Zetland, New South Wales

Zetland is an inner-eastern suburb of SydneyNew South WalesAustralia 4 kilometers south of the Sydney central business district, in the local government area of the City of Sydney.

Zetland is a largely industrial suburb with medium- to high-density residential areas. Zetland is part of the Green Square district which is currently undergoing gentrification. This involves an urban renewal project that is constructing modern retail, business, and residential developments.

A new zone of Zetland made by Landcom called Victoria Park is designated for medium to high-density residential development and retail along South Dowling Street, with its other boundaries along O’Dea and Joynton Avenues.



Zetland was named for Thomas Dundas, 2nd Earl of Zetland, who was a friend of Governor Sir Hercules Robinson.[2] Zetland is an archaic spelling of Shetland.

Zetland originally featured a lagoon and swamp which was drained in the early 1900s to create the Victoria Park racecourse.[3] It was bordered by O’Dea Avenue, South Dowling Street, Epsom Road and Joynton Avenue. The privately owned racecourse was closed after World War II. The land was bought by British businessman Lord Nuffield in 1947 and from 1950 the site was utilized by Nuffield Australia for a motor vehicle assembly facility.[4] Vehicle production was continued by Nuffield Australia and its successors BMC Australia and Leyland Australia [5] until the factory was closed in 1975.[6] The site was acquired by the Commonwealth of Australia for a Naval Stores depot which operated until the mid-1990s. The land was subsequently redeveloped into the high-density housing (location: 33.908°S 151.2105°E).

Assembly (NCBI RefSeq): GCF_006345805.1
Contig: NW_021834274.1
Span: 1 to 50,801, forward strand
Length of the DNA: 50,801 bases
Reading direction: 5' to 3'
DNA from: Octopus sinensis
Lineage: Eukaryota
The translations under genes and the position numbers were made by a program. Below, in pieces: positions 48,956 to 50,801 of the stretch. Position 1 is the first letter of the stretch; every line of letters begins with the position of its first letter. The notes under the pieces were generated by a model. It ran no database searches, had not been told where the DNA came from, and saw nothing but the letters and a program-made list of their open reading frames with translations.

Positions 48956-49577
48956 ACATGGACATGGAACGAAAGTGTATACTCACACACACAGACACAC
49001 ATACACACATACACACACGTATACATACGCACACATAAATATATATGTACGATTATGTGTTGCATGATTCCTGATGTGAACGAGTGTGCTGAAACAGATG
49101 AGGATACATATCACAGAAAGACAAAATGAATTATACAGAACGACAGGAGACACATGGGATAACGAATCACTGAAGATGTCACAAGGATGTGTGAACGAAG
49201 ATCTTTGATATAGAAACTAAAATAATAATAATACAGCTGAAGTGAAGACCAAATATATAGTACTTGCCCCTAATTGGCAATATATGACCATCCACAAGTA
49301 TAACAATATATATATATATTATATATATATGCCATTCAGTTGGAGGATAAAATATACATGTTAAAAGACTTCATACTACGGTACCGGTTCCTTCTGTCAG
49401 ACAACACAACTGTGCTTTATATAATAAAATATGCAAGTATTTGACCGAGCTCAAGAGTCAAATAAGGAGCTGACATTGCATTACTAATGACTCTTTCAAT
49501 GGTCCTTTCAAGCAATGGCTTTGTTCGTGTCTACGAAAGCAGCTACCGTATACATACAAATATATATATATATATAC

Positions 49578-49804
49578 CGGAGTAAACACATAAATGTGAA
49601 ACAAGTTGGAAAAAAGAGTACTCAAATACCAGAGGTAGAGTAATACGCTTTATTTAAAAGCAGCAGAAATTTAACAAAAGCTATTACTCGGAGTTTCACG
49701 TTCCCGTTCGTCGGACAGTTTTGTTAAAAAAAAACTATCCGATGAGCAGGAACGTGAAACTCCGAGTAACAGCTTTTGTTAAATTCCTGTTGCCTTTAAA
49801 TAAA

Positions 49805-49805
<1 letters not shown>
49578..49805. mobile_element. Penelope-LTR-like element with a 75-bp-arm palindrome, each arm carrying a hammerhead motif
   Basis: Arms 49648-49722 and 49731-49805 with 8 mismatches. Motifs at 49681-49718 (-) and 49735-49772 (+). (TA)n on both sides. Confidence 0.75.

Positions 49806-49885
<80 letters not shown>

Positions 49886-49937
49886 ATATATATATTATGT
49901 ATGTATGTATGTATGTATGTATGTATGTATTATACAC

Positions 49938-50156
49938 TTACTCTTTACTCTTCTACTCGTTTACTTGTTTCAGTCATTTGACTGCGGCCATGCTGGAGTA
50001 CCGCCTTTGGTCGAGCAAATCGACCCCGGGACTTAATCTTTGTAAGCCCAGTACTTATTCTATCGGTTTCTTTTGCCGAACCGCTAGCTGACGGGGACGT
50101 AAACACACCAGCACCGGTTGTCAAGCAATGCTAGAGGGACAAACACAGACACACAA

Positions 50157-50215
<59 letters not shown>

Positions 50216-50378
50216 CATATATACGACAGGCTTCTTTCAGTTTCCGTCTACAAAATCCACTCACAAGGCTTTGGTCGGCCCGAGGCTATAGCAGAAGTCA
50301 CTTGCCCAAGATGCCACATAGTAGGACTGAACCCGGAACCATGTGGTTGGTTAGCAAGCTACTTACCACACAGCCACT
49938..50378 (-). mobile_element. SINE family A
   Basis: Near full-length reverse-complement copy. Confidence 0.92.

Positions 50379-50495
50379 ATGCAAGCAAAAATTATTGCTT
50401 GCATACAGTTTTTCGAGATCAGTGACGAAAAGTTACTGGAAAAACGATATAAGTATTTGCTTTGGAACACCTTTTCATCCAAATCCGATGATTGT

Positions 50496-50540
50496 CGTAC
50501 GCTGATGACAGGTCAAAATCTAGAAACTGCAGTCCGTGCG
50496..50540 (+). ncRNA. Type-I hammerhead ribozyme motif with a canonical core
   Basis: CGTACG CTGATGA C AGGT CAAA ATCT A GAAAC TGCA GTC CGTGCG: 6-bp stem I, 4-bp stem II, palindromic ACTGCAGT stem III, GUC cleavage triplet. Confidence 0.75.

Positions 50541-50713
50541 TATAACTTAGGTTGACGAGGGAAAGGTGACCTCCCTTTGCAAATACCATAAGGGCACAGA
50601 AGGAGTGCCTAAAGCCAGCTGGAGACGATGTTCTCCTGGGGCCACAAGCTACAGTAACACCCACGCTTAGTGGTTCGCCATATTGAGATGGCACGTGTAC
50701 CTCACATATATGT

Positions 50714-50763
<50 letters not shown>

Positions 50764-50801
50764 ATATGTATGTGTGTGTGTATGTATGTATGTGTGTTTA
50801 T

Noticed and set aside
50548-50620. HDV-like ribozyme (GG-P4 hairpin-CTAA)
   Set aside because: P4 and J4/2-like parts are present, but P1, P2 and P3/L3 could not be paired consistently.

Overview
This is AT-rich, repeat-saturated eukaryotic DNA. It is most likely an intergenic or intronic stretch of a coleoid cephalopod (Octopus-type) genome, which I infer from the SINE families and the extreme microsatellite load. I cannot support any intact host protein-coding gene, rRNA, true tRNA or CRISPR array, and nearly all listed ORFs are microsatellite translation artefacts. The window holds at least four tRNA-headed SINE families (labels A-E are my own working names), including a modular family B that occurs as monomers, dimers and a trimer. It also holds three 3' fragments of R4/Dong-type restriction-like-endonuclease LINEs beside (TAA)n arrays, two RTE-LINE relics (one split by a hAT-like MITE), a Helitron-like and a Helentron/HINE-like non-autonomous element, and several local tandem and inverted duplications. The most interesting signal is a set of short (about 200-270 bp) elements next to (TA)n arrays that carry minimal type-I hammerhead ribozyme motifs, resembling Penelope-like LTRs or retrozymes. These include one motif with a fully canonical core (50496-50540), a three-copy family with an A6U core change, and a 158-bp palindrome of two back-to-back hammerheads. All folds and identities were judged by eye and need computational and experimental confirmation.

Zetland Post Office was first opened on 4 January 1937 and closed on 29 September 1983.[7]

Former tram line

From 1902 a tram service operated through Zetland. The line initially ran via Chalmers and Redfern Streets and south along Elizabeth Street to Zetland. In 1924, the line was extended to Epsom Road in Rosebery. In 1948, to facilitate construction of the Eastern Suburbs Railway, a new line was constructed down Elizabeth Street between Devonshire Street and Redfern Street and the route was deviated to run down this new section. The line was electrified double track throughout. The line was closed in 1957.


Waterloo Swamp

The Waterloo Swamp once dominated the landscape of the surrounding areas of Waterloo and Zetland. Woolwash Park Pond is the only remnant of this landscape which connected to a vast aquifer that still runs below the site. In the 1800s industries such as wool washing and tanning were attracted to this area by the clean water from the aquifer. Vegetation remains.

Woolwash Park Pond is an important part of the innovative water management and irrigation system at Victoria Park, Zetland. To ensure that the pond is able to effectively perform its important functions, residents are advised of the following by signage. The presence of fish is detrimental to water quality, as fish disturb sediments, produce waste, damage the macrophytes, and block the irrigation system. Any fish introduced into the pond will be removed. Aquatic plants are not to be introduced into the pond. These plants often infest the pond, killing the macrophytes and blocking the irrigation pumps.


In the 2016 Census, there were 10,078 people in Zetland. 28.7% of people were born in Australia. The most common countries of birth were China 31.0%, England 3.3%, Indonesia 2.5%, Ireland 2.0% and Hong Kong 2.0%. 36.8% of people only spoke English at home. Other languages spoken at home included Mandarin 29.6%, Cantonese 5.0%, Indonesian 2.6%, Spanish 1.6% and Korean 1.3%. The most common responses for religion in Zetland were No Religion 50.4%, and Catholic 15.1%.

Of occupied private dwellings in Zetland, 91.4% were flat or apartments and 7.9% were semi-detached.